NEW DELHI: Bangladesh may have foiled a coup by army officers aligned with the fundamentalist outfit Hizb ut Tahrir, but is worried about the entrenched presence of men and officers with radical religious views in armed forces.
The coup, plotted to derail the trial of "war criminals" (those who had sided with Pakistani Army in the 1971 liberation war) and put a spanner in Sheikh Hasina-led government's efforts to strengthen ties with India, has alerted the authorities to a festering danger in its cantonments.
Bangladesh High Commissioner to India Tariq Karim told TOI that "Between 2001 and 2006, the Jamaat-e-Islami (as part of the BNP government) made considerable inroads into our civil and military institutions. Fundamentalist outfits like the Hizb ut Tahrir are believed to have infiltrated these institutions and even colleges and universities."
At least 16 serving and retired army officers plotted the coup to overthrow PM Sheikh Hasina. On January 19, Army spokesperson Brigadier General Muhammad Masud Razzaq had said "A band of fanatic officers tried to oust the politically established government."
The Bangladesh Army is investigating its officers' antecedents. Karim confirmed the coup conspirators have links with the Hizb ut Tahrir, banned in Bangladesh in 2009 for indulging in ``subversive activities". He, however, said that he didn't know if India provided information about the coup attempt.
Hizb ut Tahrir includes a network of educated people and retired military officers based abroad largely in the UK. "They have a well-knit and well-motivated network. They are believed to be funded by sources in Bangladesh and abroad, and are committed to transform Bangladesh into an Islamic Caliphate," Karim said.
After Hasina swept to power in 2009, a tribunal was set up to try war criminals of the 1971 liberation war. On January 11, top Jamaat-e-Islami leader Ghulam Azam was arrested for masterminding war crimes, including genocide, rape and religious persecution by collaborating with Pakistan in 1971. "Those who now find themselves on the wrong side would want to derail the trial," he said.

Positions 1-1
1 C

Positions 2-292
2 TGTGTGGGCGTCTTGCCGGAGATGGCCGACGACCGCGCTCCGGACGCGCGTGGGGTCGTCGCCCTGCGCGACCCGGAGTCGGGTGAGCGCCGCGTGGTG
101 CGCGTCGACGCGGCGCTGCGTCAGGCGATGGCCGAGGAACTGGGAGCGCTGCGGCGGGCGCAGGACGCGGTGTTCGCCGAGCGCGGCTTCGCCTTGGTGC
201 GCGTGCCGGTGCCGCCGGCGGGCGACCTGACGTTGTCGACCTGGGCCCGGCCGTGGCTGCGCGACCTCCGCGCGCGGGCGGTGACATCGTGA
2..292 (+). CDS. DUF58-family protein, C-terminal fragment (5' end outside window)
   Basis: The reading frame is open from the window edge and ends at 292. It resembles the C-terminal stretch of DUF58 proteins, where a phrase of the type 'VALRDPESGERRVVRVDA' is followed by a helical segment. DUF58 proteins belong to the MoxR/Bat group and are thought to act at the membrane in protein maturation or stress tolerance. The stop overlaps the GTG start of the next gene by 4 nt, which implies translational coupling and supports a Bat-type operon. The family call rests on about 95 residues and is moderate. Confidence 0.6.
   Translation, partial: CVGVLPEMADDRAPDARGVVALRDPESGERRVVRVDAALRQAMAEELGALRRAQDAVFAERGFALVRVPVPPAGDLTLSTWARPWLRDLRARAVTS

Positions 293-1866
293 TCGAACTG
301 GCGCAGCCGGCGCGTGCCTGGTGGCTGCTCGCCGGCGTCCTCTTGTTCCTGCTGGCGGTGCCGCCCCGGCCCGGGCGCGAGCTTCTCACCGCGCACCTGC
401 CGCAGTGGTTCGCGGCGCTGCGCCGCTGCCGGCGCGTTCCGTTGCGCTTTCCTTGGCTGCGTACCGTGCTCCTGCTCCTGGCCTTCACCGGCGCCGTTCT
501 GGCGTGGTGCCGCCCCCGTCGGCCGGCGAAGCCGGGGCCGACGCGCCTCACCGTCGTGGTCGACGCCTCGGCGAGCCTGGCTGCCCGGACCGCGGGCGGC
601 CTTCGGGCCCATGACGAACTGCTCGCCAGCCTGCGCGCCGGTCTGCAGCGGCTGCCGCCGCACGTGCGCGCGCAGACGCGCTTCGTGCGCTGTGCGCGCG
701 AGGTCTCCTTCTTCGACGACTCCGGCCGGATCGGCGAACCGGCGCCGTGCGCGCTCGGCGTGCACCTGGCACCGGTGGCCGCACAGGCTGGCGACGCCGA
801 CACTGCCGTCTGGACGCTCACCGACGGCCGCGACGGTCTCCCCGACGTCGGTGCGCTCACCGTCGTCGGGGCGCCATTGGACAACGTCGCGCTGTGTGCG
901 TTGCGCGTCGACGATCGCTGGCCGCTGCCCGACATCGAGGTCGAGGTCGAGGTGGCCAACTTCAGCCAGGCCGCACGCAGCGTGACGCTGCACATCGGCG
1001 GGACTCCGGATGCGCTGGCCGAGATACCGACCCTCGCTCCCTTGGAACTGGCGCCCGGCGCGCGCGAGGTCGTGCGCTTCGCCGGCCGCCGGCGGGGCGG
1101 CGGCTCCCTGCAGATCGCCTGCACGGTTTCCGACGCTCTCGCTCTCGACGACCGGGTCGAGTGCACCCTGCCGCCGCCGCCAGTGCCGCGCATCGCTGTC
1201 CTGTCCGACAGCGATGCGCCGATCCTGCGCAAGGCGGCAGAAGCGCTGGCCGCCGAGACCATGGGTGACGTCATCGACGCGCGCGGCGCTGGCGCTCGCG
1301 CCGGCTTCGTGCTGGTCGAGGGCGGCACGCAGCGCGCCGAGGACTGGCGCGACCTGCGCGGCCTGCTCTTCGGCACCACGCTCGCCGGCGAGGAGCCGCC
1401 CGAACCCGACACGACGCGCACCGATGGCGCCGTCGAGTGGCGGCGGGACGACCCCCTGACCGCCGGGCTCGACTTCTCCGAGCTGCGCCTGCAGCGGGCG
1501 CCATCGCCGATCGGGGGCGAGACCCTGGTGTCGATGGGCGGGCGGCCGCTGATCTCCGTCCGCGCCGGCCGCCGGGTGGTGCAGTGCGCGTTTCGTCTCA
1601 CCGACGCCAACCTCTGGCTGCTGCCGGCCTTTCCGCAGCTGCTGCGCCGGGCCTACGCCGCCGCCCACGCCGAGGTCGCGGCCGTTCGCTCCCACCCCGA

Hasina's government amended the Constitution in 2011 to restore its secular principles. "Fundamentalists and militant Islamists look upon a secular state as an existential threat," said Karim.
Hasina's detractors allege her government has allowed Bangladesh to become a vassal state of India. They say she has conceded much to India which has not been reciprocated as generously like the falling through of the Teesta water-sharing deal. "India is perceived by many as having a history of not keeping its commitment. The scuttling of the Teesta agreement strengthened that perception," Karim said.
Last year, India signed a tripartite agreement to build Tipaimukh dam in Manipur without keeping Bangladesh in the loop. It fuelled a groundswell of protests in Bangladesh as the dam could deprive the country's north-eastern districts of water and hit agriculture.
There are reports that exchange of enclaves between the two countries has hit a roadblock after West Bengal CM Mamata Banerjee objected to it.
"Such acts feed the anti-India forces and had been carefully cultivated by elements inimical to the emergence of Bangladesh as an independent, secular and democratic state," Karim said.
He explained, "As Bangladesh moves closer to election, the possibility of agent-provocateurs deliberately triggering incidents along the border cannot be ruled out."
Hasina's pro-India stance has dented her popularity at home. "Imagine if the present dispensation is replaced by a non-secular Islamist regime. Our borders are porous ...figure out the risks involved," said Karim.
India needs to address the growing trust deficit in Bangladesh. "Given the tortuous history of the India- Bangladesh relations since 1975, symbolic elements often outweigh substance," he added.
India can also help by sharing information which Bangladesh can corroborate and check, said Karim. "There is good cooperation in information sharing on security after Hasina came to power and I acted as a catalyst," he said. Dhaka enabled India to nab Ulfa militants holed up in Bangladesh. "We also have asked India for more that a dozen criminals wanted in Bangladesh. India promised to hand them over to us," said Karim.
He stressed that the coordinated border management plan agreed upon by the two countries be operationalized soon. Home ministers of both countries will meet shortly to review the mechanism.